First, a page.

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Incorporating Wood Into Biophilic Design

Part II Of The “Building with Wood” Webinar Series

Wednesday, Aug. 4, 2021 at 12:00 p.m. CT

Hosted by the Wisconsin Department of Natural Resources Forest Products Services Team

Did you know that using real wood in your home or living spaces has health benefits? Join us virtually over your lunch break to learn about biophilic design and the many benefits of building with wood. Industry expert, Criswell Davis, will be speaking about why incorporating real, natural wood in our homes, hospitals and other businesses is the path to a more sustainable future.

Register for the free webinar by visiting the link here.

About the Speaker:


Criswell Davis, President of Mighty Oaks Consulting in Louisville, Kentucky, is the founding director of the Timber & Forestry Foundation, which promotes sustainable North American hardwoods to the design community and consumers across the United States. Criswell has been in the hardwood lumber business for more than 32 years and has presented to more than 7,000 architects, designers and students worldwide over 12 years.

 

This event is supported by a U.S. Forest Service Landscape Scale Restoration Grant. This institution is an equal opportunity provider.

USDA COVID-19 Assistance For Timber Harvesters And Haulers

On Tuesday, July 20, the U.S. Department of Agriculture (USDA) announced it would provide up to $200 million in relief funds for timber harvesting and timber hauling businesses that have experienced losses due to COVID-19.

Loggers and truckers can apply for assistance from July 22 through Oct. 15, 2021. To be eligible for the assistance money, timber harvesting and hauling businesses must have experienced a gross revenue loss of 10% or more between Jan. 1 and Dec. 1, 2020, compared to the period of Jan. 1 to Dec. 1, 2019.

A further explanation of the available financial assistance, complete with program details and application instructions, can be found on the USDA’s website.

Wisconsin’s Forest Resource: Past, Present And Future

By Collin Buntrock, DNR Forest Products Team Leader and Brian Anderson, DNR Forest Inventory Analyst

Forests are an essential part of Wisconsin’s past and present. Wisconsin’s forests cover over 40% of the total land area, encompassing nearly 17 million acres. Since the cutover of the 19th and early 20th centuries, Wisconsin’s forests have been expanding consistently in acreage, volume and annual growth rate. Those trends largely continue today.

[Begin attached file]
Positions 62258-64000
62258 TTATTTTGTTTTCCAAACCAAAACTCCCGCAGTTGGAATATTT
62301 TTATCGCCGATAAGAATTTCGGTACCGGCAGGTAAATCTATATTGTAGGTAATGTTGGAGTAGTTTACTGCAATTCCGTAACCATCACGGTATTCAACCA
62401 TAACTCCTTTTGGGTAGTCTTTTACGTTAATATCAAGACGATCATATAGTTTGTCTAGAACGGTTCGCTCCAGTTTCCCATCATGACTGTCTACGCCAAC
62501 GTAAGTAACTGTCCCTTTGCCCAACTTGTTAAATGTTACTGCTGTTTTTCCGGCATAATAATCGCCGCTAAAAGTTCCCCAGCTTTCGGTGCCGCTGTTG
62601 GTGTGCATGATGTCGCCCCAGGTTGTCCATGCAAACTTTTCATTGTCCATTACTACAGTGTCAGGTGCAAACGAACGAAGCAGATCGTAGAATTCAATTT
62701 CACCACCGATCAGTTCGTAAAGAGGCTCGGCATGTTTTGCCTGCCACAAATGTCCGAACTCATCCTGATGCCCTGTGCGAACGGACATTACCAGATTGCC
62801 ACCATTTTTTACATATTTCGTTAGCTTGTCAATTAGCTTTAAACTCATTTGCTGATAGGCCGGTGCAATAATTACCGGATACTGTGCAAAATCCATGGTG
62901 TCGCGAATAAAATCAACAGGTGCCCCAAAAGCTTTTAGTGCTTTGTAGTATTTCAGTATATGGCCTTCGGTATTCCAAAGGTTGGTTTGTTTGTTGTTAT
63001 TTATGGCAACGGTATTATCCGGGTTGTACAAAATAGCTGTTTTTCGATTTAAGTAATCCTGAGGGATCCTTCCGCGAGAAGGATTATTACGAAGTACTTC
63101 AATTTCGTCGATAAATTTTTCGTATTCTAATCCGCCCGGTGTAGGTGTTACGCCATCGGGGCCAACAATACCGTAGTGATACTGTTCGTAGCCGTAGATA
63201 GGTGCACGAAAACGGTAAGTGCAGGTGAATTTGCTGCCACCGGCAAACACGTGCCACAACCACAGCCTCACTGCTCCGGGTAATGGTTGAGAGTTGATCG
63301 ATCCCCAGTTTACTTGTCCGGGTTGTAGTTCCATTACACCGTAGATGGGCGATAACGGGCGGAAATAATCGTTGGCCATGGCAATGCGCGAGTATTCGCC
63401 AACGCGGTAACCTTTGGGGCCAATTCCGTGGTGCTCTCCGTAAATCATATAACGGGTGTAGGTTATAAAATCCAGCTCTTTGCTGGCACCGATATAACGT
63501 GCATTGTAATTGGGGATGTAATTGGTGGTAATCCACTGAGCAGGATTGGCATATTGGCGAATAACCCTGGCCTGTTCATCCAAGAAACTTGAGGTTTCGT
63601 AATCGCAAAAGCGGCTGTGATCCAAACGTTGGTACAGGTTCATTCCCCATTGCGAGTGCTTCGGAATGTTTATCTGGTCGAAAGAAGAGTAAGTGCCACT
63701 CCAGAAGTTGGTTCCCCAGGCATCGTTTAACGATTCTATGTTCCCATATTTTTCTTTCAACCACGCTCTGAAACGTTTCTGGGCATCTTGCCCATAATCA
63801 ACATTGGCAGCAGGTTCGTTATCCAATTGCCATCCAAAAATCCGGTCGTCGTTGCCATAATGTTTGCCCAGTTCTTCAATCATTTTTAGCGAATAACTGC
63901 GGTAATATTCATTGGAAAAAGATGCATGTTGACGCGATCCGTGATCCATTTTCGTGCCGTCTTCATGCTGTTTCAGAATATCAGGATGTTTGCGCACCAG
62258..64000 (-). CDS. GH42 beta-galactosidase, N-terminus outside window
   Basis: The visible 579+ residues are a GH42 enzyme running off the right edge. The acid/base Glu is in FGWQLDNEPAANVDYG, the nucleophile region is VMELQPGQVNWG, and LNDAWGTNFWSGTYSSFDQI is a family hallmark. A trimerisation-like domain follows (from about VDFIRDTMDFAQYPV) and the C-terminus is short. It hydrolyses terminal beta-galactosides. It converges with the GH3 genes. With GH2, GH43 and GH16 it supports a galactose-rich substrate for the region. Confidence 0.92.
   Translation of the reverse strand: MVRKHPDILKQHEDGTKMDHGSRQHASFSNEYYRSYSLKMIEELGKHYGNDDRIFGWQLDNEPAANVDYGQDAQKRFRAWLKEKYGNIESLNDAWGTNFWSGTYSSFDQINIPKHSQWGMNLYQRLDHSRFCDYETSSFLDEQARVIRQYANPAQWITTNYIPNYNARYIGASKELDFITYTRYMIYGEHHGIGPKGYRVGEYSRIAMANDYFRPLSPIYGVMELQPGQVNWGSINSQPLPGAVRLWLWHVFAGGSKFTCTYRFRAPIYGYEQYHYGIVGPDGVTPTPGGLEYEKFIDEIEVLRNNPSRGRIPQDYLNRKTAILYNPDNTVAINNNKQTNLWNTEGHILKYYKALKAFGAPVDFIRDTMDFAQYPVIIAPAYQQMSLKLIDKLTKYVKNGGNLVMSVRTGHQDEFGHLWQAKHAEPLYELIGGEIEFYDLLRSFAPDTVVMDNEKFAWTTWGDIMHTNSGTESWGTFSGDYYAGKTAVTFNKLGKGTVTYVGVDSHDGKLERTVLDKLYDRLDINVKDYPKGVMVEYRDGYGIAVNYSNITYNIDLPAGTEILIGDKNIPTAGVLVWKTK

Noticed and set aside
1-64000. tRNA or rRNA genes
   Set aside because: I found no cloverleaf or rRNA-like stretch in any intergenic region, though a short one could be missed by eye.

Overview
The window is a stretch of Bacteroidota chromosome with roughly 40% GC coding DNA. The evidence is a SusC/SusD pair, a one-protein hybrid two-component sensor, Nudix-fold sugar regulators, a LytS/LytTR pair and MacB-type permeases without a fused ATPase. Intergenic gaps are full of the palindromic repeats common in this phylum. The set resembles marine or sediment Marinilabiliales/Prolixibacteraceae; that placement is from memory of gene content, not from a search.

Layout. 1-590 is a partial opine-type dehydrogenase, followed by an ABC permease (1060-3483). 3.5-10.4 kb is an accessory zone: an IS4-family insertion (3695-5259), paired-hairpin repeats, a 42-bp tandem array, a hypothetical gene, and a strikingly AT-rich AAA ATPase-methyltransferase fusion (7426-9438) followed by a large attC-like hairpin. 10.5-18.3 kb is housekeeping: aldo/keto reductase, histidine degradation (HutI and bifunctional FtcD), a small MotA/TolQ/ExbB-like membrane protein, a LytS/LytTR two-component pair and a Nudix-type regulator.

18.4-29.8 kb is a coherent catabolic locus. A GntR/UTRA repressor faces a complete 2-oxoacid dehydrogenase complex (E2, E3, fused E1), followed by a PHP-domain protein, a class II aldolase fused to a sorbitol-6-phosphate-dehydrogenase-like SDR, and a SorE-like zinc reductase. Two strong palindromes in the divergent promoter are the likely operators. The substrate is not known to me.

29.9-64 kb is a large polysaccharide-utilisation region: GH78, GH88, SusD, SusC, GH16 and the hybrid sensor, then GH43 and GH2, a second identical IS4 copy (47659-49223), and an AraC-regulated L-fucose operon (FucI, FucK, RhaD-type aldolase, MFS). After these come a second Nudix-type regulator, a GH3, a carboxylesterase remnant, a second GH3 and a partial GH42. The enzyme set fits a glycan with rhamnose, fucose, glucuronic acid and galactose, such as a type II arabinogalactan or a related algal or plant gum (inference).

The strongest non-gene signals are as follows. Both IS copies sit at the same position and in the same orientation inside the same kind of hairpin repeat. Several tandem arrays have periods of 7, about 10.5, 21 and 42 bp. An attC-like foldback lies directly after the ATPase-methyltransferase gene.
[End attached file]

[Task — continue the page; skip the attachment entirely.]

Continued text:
The U.S. Forest Service’s Forest Inventory and Analysis (FIA) program has taken inventories of Wisconsin’s forests — and the nation’s forests as a whole — since the 1930s. This inventory program provides critical information on Wisconsin’s forests to inform how we manage, utilize, and conserve our forestland. The U.S. Forest Service administered this annual program in close cooperation with the Wisconsin Department of Natural Resources’ (DNR) Division of Forestry.

Since 1968, Wisconsin has provided funding to intensify the inventory by doubling the number of permanent plots from which data are collected. This offers more reliable data on areas smaller than on a statewide basis. It is critical in a landscape like Wisconsin, given the considerable heterogeneity and great number of important forest types.

The data collected through the FIA program can be used in a variety of ways. Uses include: decisions around forest management and planning by a wide array of ownerships; assessing the sustainability of forest management practices like harvest volumes over time; taking stock of trends in forest health such as mortality related to Emerald Ash Borer and oak wilt; and evaluating wildlife habitat conditions at landscape scales such as ruffed grouse habitat. Combined with other data sources, analyses on forest health, harvesting, and species compositional changes provide essential feedback on how we manage our forests and changes we should note. Continue reading “Wisconsin’s Forest Resource: Past, Present And Future”

Preliminary Seedling Availability: Spring 2022

Proper tree planting requires a lot of decision-making. One of those decisions is which species and age are the most appropriate and cost-effective to plant. The Wisconsin Reforestation Program would like to take some of the unknowns out of that process by giving landowners and property managers an early peek at what we anticipate having available in fall 2021 for planting in spring 2022.

This list is preliminary, as some species may be added or subtracted depending on health, growth and other factors as the growing season progresses. Tree and shrub seedlings will be available to purchase on the first Monday of October (Oct. 4, 2021). Even with the expected high demand, we anticipate having various species and ages available to all customers.

The quantity designations are relative to a particular species based on historical sales and projected demand. For example, typically white pine 3-0 sales are about 250,000 seedlings. In 2022, the available quantity, due to several factors, including increased demand in 2021 for 2-year-old seedlings and a lower than anticipated seed germination in 2020, is approximately 75% of the anticipated need. Hence the quantity will be referred to as “limited.” In contrast, our balsam fir had an above-average germination, are growing great and the inventory is above the projected sales, hence an “adequate” quantity designation.

  Continue reading “Preliminary Seedling Availability: Spring 2022”

Fire danger remains high

Normally by this time of year, spring wildfire danger is over. Due to minimal precipitation, the danger isn’t over yet.

Since June 1, the DNR has responded to 106 wildfires in DNR protection areas. Fire danger remains elevated in many parts of the state, with much of the northern half of Wisconsin currently experiencing High to Very High fire danger.